Why Indie Authors Are Leaving Amazon

Amazon and its policies regarding books and authors are in constant debate. The following is a bestselling indie author’s recent experience with Amazon, their third party affiliates and the decision to remove her titles from Amazon distribution.


It all began yesterday, while I was performing a vanity search on Google. What appeared on one result page was a link to a China-based electronic website using my name in its website URL for one of its product pages. This angered me, and a request to Google to remove it was denied, with no reason given. This was the beginning of a long search for answers…

Next, I checked in on Facebook. A post by James Patterson was glaring from the newsfeed. Fueled by the recent Amazon block of Hachette Book Group and others, his was on a crusade to shame Amazon, called on the public for a law to stop the “economic war” and the monopoly on book sales in which he blames Amazon. He accused Amazon for being the cause of local bookstores forced to close their doors and as a result, he and other celebrity authors are losing money.

Not the best statement to millions of indie authors that are working 2 or 3 other jobs to make ends meet. Many indie authors have already left Amazon.

Hachette and their celebrity authors complaining is hypocritical. None of these authors have removed their profiles, nor their books, from Amazon. Why? Because something is working quite well for them. If they really want to prove their point, they would leave Amazon entirely, like the indies are doing.

Amazon did not start this “war”. Indie authors started it so they could finally get their books in print. We write because of our passion and love of writing. We can take our book anywhere we choose. We are not locked into a contract with a publisher that dominates our every move. Most of us will never get a hefty monetary advance to pen the next novel, like Mr./Ms. Celebrity Author receives, and most of us are happy with our decision.

Technology has advanced to bring the creation of e-books. Did Amazon capitalize on it? Sure, they did, along with Barnes and Noble, Lightening Source, Kobo and others. It’s called competition and free enterprise. The authors and their publishers that are now calling for a revolution against Amazon are the very people that first jumped on the e-book bandwagon and signed up with Amazon. They have made millions of dollars and continue to do so each day on Amazon. Perhaps they should check their big publishing contracts and read the fine print. Their own publisher is to blame – not the indie author and Amazon customer.

As I continued my research online, I discovered a UK online bookstore was selling one of my own titles on eBay. They claimed to have 2 copies available of my book. I have never sold them 2 copies of my print book, and if Amazon did, then I was not compensated for those sales. A cease and desist notice to the UK company resulted in prompt removal of my title from eBay and their website. In communications with the Commercial Manager of the company, we both agreed it was most likely Amazon’s distribution channels and expanded distribution options that were the problem.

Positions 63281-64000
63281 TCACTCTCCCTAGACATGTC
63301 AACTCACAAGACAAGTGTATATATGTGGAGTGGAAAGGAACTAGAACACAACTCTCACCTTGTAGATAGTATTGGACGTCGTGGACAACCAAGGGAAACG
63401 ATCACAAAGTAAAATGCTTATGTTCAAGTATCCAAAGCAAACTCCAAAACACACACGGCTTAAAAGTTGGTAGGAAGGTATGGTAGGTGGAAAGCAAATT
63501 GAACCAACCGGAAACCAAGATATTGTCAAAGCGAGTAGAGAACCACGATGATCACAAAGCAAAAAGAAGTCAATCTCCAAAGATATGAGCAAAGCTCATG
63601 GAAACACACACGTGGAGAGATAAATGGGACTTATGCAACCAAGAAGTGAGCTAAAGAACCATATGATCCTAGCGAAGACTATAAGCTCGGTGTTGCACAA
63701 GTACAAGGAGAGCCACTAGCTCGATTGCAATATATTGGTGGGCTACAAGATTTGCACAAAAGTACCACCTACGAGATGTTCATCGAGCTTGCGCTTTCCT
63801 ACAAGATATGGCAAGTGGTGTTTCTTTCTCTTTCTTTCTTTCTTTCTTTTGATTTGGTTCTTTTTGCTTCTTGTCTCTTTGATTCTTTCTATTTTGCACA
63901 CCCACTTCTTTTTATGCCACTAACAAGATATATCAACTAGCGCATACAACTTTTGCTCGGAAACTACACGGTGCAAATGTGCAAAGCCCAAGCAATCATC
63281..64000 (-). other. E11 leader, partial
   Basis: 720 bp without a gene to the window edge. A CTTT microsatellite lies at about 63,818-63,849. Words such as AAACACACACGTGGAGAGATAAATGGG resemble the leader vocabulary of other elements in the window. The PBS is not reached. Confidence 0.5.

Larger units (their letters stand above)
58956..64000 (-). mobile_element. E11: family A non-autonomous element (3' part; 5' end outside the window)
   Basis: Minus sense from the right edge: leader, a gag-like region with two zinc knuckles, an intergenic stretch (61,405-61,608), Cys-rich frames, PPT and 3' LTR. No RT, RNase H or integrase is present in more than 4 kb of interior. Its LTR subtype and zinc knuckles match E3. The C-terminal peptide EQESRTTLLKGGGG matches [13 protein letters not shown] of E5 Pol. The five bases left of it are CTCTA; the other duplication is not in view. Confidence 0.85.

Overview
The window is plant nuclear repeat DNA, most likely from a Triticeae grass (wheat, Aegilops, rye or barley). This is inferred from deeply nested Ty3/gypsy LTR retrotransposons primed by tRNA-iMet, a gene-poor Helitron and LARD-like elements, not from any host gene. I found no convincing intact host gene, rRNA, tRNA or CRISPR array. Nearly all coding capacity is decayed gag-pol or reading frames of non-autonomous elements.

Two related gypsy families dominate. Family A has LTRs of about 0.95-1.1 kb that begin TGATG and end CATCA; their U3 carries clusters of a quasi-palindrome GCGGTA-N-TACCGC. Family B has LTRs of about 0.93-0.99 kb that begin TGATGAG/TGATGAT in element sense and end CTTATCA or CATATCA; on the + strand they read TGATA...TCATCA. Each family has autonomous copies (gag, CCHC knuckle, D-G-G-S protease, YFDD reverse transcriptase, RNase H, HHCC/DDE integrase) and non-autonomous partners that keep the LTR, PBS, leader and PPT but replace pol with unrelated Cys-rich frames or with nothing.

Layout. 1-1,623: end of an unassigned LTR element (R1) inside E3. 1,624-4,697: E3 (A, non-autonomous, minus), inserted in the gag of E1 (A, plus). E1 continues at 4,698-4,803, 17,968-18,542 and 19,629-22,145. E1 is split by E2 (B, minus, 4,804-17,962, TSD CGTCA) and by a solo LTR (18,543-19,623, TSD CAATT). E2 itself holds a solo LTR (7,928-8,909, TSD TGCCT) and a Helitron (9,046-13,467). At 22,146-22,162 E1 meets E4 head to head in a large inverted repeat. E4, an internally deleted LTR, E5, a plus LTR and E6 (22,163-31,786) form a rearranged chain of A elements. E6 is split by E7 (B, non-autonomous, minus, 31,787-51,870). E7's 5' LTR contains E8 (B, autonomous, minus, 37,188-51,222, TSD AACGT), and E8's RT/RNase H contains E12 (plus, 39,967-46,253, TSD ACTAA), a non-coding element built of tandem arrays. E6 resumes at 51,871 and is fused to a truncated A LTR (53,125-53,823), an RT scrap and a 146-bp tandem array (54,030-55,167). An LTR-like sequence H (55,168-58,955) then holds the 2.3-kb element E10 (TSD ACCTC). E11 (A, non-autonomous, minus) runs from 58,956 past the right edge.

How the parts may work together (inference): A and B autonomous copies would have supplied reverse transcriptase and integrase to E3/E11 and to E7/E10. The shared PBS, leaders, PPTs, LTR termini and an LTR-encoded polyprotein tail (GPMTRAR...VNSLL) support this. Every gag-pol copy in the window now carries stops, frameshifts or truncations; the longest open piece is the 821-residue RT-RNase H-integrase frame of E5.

After some serious consideration, I chose to immediately remove my print titles from Amazon entirely. I also removed the titles from those distribution channels and expanded distribution to foreign countries, schools and libraries. Donate your books to schools and libraries personally. You do not need Amazon or any other corporation to do it for you.

Two of my books each have 5 print versions available as “Used” and “New” on resellers Amazon pages. Until those are sold or removed by the reseller, those two titles will appear in search on Amazon. I do not expect to receive compensation. Either Amazon did not pay me when the resellers bought them, or the resellers are lying about possessing the copies. These sales do not show up in my Amazon sales reports from the last six months.

If you think Amazon and their unscrupulous resellers are the only problem, think again. Be wary, indie authors. I have caught other indie authors add my books to their Amazon Associates affiliate websites so they could profit off my titles. (If you are one of those greedy, cheating authors and you are reading this, I blissfully inform you that those links are now dead.)

I was just offered a large sum of money to guarantee a 5 star review for a book – without reading it. After gently educating the “author” on this subject, I refused his offer. There have also been “review exchange” offers – “you give me a good review, I’ll give you one”. I refuse those offers as well. With authors and others paying for fake reviews to falsely boost their rank, Amazon is on a slippery slope. If the reviews for products are not authentic, customers will leave.

As of today, my print books are available only via my website, linked to my direct e-store only. I have disallowed foreign and domestic distribution to Amazon resellers for my e-books. The experiences of the last two days are not going to prevent me from writing or publishing. It’s just a sign that I need to do things differently and look toward the future with different vision, as do all indie authors.

The business of publishing and selling books is going through another big change. A change that is, once again, sparked by the passion of indie authors – not from Amazon, nor traditional publishers.

© 2014 Cairenn Rhys – This article originally appeared on Yahoo

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